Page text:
Fear of incompetency can promote research excellence.  Fear of being branded a heretic often precludes it.  Most policy wonks live with too little of the former kind of fear and far too much of the latter.  I believe that many mission-driven think tanks could achieve a better balance by reforming their hiring and firing practices simultaneously, bearing in mind a few general guidelines:

Clarity about shared ideological commitments – Think tank mission statements are usually lofty-sounding but vague.  If a think tank has a set of core ideological commitments about the nature of justice and the proper role of the state, these should be specifically articulated somewhere, so that both financial supporters and scholars have clear expectations when they decide whether to invest time or money in the institution.

No mandatory empirical beliefs or policy conclusions – Insofar as a think tank holds itself out to be engaged in public policy scholarship as opposed to mere issue advocacy, it cannot be committed to predetermined findings and conclusions.  These are the results of good public policy research, not the premises.  A wonk who fears learning the “wrong” thing will fail to learn anything at all about the world, and her think tank will fail to make a meaningful new contribution to the public policy debate in which she participates.  Unhealthy, research-spoiling fear squanders scholars’ talents and supporters’ money.

Greater emphasis on empirical skills – Good empirical skills are the best preservative of truth under pressure. Public policy scholars often add value by developing new public policy proposals, an essentially interdisciplinary task that requires empirical findings, ideological commitments, a savvy awareness of the location of the Overton window, and a working knowledge of any potential legal hurdles to implementation.  Policy wonks do not necessarily need to be able to produce peer-reviewed social science research, but I’m going to go out on a limb and maintain that they should be able to understand and evaluate it if they address empirical questions in the course of their work.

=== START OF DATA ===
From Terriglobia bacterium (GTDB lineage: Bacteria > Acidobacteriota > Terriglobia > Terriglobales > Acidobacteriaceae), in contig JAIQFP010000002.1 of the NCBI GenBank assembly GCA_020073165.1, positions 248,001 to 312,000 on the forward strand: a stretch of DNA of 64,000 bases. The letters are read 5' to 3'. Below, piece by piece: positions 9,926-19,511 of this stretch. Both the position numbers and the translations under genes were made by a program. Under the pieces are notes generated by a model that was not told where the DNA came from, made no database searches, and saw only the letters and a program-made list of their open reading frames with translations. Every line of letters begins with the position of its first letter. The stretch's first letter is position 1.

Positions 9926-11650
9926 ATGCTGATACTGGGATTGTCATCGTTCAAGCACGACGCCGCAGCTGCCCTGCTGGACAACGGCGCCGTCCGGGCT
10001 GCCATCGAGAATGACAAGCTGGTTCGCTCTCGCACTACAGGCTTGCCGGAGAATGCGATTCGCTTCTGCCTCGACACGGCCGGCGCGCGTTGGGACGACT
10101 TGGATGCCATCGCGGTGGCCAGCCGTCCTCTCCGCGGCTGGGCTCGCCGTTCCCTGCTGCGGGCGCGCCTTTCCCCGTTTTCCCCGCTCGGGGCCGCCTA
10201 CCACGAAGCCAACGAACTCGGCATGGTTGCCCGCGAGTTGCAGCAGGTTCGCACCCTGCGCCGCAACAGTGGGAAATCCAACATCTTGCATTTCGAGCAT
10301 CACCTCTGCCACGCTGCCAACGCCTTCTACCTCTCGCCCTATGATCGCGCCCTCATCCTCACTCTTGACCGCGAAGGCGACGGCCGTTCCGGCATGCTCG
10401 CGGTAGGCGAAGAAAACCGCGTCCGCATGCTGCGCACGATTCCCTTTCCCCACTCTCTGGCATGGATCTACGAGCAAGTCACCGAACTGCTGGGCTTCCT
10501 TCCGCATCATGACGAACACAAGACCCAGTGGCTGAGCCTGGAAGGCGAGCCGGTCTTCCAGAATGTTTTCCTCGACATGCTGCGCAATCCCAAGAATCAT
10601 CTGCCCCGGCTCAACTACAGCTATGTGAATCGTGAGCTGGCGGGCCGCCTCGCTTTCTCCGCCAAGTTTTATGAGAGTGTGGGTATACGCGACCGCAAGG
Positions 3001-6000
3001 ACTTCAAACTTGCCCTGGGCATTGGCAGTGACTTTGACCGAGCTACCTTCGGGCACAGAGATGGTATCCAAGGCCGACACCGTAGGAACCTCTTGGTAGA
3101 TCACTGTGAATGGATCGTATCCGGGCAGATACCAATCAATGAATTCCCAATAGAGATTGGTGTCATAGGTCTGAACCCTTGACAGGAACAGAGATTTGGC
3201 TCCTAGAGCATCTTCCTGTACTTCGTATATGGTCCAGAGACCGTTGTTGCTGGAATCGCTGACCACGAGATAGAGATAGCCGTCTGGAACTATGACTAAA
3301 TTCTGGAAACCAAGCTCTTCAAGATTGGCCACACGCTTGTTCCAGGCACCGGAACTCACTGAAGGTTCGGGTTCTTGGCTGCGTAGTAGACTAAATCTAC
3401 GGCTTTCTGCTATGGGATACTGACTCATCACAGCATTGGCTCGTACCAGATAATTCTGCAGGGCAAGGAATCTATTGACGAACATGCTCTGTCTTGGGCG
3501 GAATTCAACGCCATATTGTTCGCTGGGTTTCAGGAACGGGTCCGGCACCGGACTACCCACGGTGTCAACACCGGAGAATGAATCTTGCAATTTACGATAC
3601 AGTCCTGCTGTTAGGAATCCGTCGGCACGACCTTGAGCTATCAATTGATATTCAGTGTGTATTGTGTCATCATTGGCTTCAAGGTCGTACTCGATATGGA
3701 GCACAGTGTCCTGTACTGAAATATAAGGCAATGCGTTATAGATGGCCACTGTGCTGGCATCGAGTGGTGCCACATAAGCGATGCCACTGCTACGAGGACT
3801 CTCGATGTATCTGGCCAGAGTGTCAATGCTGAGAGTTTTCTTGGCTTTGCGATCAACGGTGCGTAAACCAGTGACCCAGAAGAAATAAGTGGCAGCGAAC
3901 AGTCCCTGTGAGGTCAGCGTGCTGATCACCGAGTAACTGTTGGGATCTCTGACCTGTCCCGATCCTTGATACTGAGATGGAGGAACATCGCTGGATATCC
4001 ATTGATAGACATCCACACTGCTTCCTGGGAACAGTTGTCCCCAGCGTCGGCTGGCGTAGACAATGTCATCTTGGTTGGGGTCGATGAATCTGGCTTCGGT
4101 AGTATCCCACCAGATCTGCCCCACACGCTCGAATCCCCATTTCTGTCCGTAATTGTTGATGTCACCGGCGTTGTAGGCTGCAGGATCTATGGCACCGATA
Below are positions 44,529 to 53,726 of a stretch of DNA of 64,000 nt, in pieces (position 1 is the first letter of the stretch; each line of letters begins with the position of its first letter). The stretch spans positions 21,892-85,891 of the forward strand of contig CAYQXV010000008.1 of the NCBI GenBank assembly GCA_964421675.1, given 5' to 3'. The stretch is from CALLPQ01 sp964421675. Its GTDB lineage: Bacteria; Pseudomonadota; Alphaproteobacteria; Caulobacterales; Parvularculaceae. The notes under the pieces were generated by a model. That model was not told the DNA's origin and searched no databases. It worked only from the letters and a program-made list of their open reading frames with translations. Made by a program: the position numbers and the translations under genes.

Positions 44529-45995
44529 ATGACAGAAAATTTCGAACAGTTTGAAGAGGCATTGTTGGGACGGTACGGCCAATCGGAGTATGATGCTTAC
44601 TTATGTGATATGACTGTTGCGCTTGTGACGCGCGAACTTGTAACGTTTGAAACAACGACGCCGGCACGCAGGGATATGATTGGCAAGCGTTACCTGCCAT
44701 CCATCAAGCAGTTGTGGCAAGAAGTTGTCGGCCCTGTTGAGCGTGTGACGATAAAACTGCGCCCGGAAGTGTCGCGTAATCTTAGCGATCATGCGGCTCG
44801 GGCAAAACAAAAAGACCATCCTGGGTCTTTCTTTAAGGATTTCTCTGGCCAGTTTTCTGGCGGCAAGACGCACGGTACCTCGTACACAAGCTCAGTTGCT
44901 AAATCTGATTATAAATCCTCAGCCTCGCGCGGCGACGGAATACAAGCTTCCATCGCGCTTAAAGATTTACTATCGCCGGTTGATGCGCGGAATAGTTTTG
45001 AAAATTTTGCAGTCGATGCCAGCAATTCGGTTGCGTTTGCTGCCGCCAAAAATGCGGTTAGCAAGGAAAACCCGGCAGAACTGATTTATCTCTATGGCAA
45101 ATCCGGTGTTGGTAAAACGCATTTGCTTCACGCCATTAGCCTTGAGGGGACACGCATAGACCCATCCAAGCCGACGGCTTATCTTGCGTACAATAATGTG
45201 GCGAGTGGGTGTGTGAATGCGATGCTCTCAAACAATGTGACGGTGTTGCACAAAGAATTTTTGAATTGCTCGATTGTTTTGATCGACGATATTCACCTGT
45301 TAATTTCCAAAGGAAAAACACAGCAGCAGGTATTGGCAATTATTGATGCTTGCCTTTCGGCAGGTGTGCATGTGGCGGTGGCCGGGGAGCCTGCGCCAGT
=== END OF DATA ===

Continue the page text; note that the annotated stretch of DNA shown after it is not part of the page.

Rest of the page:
Term contracts for policy scholars – I understand why mission-driven think tanks don’t grant tenure.  Although adults’ ideological commitments are usually fairly stable, they can shift over time, sometimes dramatically.  But the hasty departures that accompany media firestorms ill serve both think tanks and scholars.  I wouldn’t blame Heritage at all for concluding that Richwine’s personal views are inconsistent with Heritage’s principled ideological commitments.  Indeed, they are inconsistent with mine.  But what we saw last week was a desperate damage control effort, not a sober reevaluation of Heritage’s staffing profile. Ubiquitous at-will employment arrangements in the think tank world diminish research quality and creative thinking by fueling the debilitating kind of fear.  They also encourage a long-term pattern of scandal mongering and sometimes-feigned outrage among partisans and in the press.  Replacing at-will agreements with standard two- or three-year employment contracts could paradoxically empower think tank executives to make thoughtful personnel decisions by tying their hands until the smoke clears.

Heritage was humiliated last week because its leaders failed to make personnel decisions thoughtfully in accordance with a clear institutional vision.  Let it serve as a cautionary tale for other mission-driven think tanks.  In a world of clear—not narrow!—standards, policy scholars could determine with more confidence where their own ideological commitments make them a good fit.  In a world without them, we can expect more embarrassing departures and, I fear, more subtly compromised research.

Tax Day Images From Think Tanks


CBPP 4-15Heritage 4-15CBPP 4-15-2

Cato 4-15

Mercatus 4-15


Perspective: David Boaz on Partisanship, Intellectual Engagement, and Taking the Long View

This post is a part of a recurring series titled, “Perspectives on Think Tank Ethics and Governance.”  Each Perspective post will feature lightly edited highlights from a personal interview.  In this week’s post, David Boaz, the executive vice president of the Cato Institute, comments on partisanship, intellectual engagement, and the importance of long-term thinking.  I worked as a policy analyst at the Cato Institute between 2002 and 2006, and I remained an unpaid “adjunct scholar” there until 2012.  The interview took place on October 26, 2012.

Mr. Boaz, the Cato Institute has a reputation that is probably unique in Washington for its degree of commitment to the principle of nonpartisanship. Can you tell me a little bit about the institution’s history with respect to this idea of nonpartisanship?

BOAZ: Well I think our nonpartisanship stems mostly from the fact that we don’t like either one of the major parties. I have to be careful saying “we.” There are a lot of people here [at the Cato Institute], and I am sure some of them have partisan views. But I think the founders, those of us who’ve been here for a long time, the Board of Directors, we tend to be pretty skeptical of both major parties and therefore it’s easy to avoid partisanship.